After our wonderful stay at Qasr Al Sarab at the edge of the Liwa Desert, we headed straight on to Dubai. I’d been to Dubai back in the summer of 2007, so I was curious to see how much it had changed in the last 5 years, though with just 1 night there I didn’t think I would have time to do much exploring.
Dubai is an odd place – Singapore is often noted for its amazing speed of progress, but Dubai has an even more accelerated pace, thanks in part of having oil money. You can see the contrast in the shiny sky-high skyscrapers alongside the older, rambling souks and buildings.
Dubai is famous for its growing skyline, where buildings try to outdo each other in height and architecture weirdness. I would dearly have loved to go up to the top of these buildings – I love a good highplace – but we didn’t have a lot of time so I only got to admire them from afar…
Being Christmas, we decided to do our annual Unholies secret Santa gift exchange here with a difference – instead of separately buying gifts, we headed to the Dubai Mall and 100AED each, went helter skelter around to see who could get their giftee the best present in just 30 minutes. Shopping in 30 minutes is definitely a challenge, but in Dubai where the malls are humongous? Man I was really tired after that sprint.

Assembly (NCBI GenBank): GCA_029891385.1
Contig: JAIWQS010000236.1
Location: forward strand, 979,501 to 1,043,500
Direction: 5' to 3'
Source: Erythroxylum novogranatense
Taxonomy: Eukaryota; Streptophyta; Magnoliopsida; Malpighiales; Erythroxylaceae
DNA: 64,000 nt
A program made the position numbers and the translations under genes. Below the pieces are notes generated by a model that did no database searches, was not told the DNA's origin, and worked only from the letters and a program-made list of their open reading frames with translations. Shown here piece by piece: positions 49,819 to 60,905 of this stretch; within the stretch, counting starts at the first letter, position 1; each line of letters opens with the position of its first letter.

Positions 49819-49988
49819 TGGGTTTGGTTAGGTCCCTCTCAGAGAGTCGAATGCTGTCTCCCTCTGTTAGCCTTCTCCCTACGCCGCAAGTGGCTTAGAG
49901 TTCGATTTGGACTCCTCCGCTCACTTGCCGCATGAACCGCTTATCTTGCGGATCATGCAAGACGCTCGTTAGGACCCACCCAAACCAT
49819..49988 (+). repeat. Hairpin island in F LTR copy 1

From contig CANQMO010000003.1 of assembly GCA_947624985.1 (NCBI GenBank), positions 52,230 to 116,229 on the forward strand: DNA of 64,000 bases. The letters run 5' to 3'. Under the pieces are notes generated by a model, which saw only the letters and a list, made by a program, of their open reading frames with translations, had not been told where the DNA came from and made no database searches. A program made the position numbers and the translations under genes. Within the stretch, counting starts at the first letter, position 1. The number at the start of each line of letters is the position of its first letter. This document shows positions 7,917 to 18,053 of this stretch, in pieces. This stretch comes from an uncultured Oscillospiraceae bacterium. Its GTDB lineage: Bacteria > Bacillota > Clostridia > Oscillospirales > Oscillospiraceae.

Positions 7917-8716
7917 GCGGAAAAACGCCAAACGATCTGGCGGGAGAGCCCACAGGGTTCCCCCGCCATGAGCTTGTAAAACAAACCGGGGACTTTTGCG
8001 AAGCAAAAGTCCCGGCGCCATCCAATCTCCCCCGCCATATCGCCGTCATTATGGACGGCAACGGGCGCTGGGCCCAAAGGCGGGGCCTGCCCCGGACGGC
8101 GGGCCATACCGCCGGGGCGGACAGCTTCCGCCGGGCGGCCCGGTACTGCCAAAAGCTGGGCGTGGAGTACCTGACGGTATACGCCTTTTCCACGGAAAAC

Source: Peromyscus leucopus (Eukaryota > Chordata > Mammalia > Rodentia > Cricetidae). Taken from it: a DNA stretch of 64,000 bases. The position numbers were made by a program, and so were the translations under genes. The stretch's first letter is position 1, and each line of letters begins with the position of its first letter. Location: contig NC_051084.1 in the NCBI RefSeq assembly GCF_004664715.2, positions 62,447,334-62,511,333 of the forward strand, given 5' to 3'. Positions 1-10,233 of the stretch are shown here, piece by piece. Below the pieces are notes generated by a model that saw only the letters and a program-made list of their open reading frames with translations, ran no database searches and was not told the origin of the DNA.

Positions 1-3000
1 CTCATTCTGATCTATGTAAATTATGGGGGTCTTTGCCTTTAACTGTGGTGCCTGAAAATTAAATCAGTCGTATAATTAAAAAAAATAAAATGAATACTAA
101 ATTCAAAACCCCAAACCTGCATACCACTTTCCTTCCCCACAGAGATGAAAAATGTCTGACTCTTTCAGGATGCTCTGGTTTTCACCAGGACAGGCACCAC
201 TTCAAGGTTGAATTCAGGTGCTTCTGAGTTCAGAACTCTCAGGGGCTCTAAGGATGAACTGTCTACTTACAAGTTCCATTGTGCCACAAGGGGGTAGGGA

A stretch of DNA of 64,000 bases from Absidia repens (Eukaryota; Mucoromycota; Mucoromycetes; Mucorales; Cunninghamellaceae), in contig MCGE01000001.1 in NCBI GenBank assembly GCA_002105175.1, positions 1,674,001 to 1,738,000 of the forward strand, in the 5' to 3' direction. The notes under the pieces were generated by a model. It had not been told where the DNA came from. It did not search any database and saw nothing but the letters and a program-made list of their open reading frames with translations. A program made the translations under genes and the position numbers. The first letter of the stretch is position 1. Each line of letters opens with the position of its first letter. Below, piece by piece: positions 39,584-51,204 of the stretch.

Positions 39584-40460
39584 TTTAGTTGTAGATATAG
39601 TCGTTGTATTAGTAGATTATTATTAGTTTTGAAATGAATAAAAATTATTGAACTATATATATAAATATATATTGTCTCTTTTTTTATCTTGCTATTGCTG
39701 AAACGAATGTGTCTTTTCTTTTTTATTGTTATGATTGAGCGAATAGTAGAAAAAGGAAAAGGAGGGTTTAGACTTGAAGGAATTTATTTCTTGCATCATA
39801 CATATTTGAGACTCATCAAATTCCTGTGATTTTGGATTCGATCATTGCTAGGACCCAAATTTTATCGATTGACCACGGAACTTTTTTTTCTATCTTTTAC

But the one place you can’t leave Dubai without going to first, the one and only Choc & Nuts store! It’s a rather small place, nondescript amidst the high buildings and busy streets, but this is apparently where everyone who visits Dubai gets their souvenir chocolate dates and nuts to bring home!
There’s one traditional thing that you definitely have to do when you’re in Dubai, which I think is and will always be my favourite memory of Dubai – heading to the creek to ride the Abra, a very simple river taxi system that ferries people from one side of the Dubai Creek to the other, for just 1 dirham! It’s been upgraded a fair bit since 5 years ago, with proper jetty docks, signages in English, and even helpful guides that speak good English who’ll direct you to the right boats.
And as the sun started to set, we decided to take a walk along the creek back to where our car was parked. The old harbour, surprisingly, is still very much in use today, with lots of small boats and goods being hauled off them. I saw things from tyres to refrigerators in the port that day.
And of course, an exhortation from me to you, an important message placed at the docks: